Beauty is evil, a surreptitious diversion of earthly delights planted by the devil, according to the third century theologian-philosopher Tertullian. Beauty is a manifestation of the divine on earth, according to another third century philosopher, Plotinus. Could these two really be talking about the same thing? That beauty evokes an experience of pleasure is probably the only point on which all participants in the continuing debate on beauty agree. But what kinds of pleasure one considers relevant (...) to an experience of beauty, is the crux of the problem of beauty. In ancient, medieval and eighteenth century philosophy, the problem of beauty was framed by the larger concern of what constituted a good life. The question regarding the nature of beauty was answered with a view to its role in achieving the good life for those who cultivated its apprehension. In the twentieth century, philosophers framed the problem of beauty as a problem for conceptual analysis. The questions asked were: Is beauty subjective or objective? Are there properties in the object that count towards beauty in all cases; that are sufficient or necessary for an object to be judged beautiful? What kind of pleasure is the pleasure we experience of beauty? I will examine how these questions can be seen to have been answered by earlier philosophical traditions and then I will use these questions as a guide to developing an explanatory theory of beauty based on contemporary theories of perception. (shrink)
Theories of beauty are often divided into the objective and the subjective. I am doubtful whether a rigid distinction between the two can be maintained. It is difficult for an objective theory to assert that the impression of beauty is received quite passively, without any reaction or co-operation on the part of the subject, which is likely to be similar in the various cases.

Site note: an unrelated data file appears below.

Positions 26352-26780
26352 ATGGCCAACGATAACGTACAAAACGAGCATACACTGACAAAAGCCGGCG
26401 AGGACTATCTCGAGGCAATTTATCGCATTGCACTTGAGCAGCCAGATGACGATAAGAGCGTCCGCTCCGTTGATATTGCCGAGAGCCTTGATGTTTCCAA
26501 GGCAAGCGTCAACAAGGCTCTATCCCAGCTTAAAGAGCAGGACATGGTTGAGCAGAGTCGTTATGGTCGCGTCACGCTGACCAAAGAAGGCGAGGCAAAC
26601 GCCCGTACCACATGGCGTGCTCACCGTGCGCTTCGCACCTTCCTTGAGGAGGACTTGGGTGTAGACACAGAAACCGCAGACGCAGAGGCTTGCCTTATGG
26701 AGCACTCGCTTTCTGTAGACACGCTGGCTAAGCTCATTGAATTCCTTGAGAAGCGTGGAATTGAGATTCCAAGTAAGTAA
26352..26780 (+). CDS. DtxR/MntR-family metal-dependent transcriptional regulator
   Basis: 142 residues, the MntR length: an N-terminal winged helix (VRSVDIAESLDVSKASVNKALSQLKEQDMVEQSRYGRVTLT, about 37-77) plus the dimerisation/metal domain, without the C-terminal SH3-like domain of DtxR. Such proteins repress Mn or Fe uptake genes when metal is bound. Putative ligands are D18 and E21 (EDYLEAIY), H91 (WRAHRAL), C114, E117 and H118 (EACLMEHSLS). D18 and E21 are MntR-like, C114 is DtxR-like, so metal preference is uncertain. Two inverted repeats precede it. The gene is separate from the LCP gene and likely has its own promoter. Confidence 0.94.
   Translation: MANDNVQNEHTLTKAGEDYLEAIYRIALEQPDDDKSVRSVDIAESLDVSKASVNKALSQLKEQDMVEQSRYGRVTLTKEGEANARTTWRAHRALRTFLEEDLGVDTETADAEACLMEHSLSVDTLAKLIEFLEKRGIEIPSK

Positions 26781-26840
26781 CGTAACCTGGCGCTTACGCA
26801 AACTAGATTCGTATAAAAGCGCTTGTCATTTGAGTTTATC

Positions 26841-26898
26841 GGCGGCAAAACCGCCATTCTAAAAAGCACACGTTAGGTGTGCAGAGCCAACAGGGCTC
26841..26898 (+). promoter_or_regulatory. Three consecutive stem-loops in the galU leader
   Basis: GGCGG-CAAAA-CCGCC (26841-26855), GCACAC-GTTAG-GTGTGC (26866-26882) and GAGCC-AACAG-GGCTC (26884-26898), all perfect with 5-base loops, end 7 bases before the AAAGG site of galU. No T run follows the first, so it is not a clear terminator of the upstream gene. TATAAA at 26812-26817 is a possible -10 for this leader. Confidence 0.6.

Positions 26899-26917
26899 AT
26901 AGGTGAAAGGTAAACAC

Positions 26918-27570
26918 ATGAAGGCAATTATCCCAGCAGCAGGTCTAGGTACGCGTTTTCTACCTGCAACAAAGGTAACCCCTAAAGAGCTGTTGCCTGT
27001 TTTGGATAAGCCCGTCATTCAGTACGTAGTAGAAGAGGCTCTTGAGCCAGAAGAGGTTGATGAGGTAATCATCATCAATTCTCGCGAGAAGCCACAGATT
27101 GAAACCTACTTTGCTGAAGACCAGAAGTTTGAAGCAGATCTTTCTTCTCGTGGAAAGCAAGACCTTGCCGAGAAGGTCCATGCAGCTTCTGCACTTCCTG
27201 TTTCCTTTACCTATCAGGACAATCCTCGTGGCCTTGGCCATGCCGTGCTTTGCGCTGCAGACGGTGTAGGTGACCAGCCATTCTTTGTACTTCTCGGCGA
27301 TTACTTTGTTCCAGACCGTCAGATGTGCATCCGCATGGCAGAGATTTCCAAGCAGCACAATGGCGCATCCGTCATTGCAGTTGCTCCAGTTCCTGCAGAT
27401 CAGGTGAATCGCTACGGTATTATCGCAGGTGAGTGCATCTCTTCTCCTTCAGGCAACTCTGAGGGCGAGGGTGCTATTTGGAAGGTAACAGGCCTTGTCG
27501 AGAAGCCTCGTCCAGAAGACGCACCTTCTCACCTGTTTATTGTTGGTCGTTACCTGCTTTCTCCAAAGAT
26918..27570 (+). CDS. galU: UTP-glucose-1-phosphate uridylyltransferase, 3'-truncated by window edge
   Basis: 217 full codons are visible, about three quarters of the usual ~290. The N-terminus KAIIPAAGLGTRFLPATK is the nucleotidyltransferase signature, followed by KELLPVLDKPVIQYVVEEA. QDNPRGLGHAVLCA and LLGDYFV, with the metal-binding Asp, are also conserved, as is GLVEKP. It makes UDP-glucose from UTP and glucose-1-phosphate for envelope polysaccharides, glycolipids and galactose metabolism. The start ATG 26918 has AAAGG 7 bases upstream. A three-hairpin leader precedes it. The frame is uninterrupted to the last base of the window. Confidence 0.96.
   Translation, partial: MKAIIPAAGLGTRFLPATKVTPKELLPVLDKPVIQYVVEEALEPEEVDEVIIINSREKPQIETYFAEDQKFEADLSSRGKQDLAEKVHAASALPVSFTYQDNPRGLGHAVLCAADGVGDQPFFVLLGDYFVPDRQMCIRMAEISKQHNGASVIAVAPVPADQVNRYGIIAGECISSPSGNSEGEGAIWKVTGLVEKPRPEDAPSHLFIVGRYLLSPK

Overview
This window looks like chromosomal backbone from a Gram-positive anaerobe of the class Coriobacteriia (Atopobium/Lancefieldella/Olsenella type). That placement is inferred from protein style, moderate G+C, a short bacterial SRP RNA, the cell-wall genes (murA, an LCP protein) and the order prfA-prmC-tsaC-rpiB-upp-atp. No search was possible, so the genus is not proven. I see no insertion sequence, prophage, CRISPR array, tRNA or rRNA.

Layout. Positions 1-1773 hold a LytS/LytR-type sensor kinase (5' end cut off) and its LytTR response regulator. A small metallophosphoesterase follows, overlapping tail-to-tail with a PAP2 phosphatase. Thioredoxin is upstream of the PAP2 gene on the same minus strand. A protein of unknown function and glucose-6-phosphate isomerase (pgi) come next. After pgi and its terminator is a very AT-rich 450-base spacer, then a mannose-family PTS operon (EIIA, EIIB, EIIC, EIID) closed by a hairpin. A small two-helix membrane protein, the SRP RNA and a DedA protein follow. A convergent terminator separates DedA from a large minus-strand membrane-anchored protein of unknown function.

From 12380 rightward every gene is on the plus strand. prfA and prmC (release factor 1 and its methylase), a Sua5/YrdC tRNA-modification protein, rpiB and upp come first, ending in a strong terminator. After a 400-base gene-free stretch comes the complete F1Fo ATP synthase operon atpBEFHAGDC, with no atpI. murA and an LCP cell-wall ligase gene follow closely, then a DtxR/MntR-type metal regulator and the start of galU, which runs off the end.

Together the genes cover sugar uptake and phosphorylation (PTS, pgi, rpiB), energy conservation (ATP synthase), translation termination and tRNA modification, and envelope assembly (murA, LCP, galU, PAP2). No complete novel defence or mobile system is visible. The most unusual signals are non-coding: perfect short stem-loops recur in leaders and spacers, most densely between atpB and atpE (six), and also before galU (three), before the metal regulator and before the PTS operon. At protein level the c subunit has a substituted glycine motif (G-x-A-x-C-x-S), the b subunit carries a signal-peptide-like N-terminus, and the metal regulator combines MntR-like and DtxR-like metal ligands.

Kant uses the concept of the symbol to show the complicated relationship between the autonomy of beauty and its systematic function as a transition from nature to freedom, which are the two most important topics in the third Critique. Beauty’s symbolism of morality lies in the analog between aesthetic reflection and moral disposition; concretely, it lies in the purity or disinterestedness and self-legislation as negative and positive freedom in both subjective states of mind. In this scenario, beauty’s (...) symbolism does not refer to aesthetic ideas that either involve intelligent interests (in the beauty of nature) or presuppose an end (in the beauty of art); it also cannot be grounded in the supersensible substrate, which is an elevated and metaphysical principle of the judgment of taste given in the Dialectic but not the original principle of subjective purposiveness in the Analytic. With this formal relationship, beauty and morality accelerate each other in the empirical-anthological sense—but they are also not a sufficient or necessary condition for each other. Furthermore, through symbolism, taste looks toward the intelligible and serves as a transition from nature to freedom from the transcendental perspective. (shrink)
In the Timaeus Plato describes the world as the ‘most beautiful’ of generated things. Perhaps indeed this is the first systematic description of the beauty of the world. It is, at any rate, one of the most influential statements of the theme. The Stoics were deeply convinced by it and later, in the third century A.D., at a time when contempt and hate for the world were propagated by Gnostic movements, Plotinus, interpreting the Timaeus, would write magnificent passages on (...) the beauty and value of the world. But what does Plato mean by the ‘beauty’ of the world? What makes the world beautiful? In this paper these questions are approached first by a brief discussion of the distinction which Plato appears to make in the Timaeus between beauty and the good. In one passage ‘measure’ seems to relate to this distinction. It is suitable then to look at a section of another late work of Plato, the Philebus, where the themes of beauty, goodness and measure may be compared in more detail. The theme of measure then takes us back to the Timaeus, in order to examine the role played by measure, in particular mathematical measure, in constituting the beauty of the world. I discuss in detail the way in which mathematical structures make for the beauty of soul and body in the living whole that is the world. (shrink)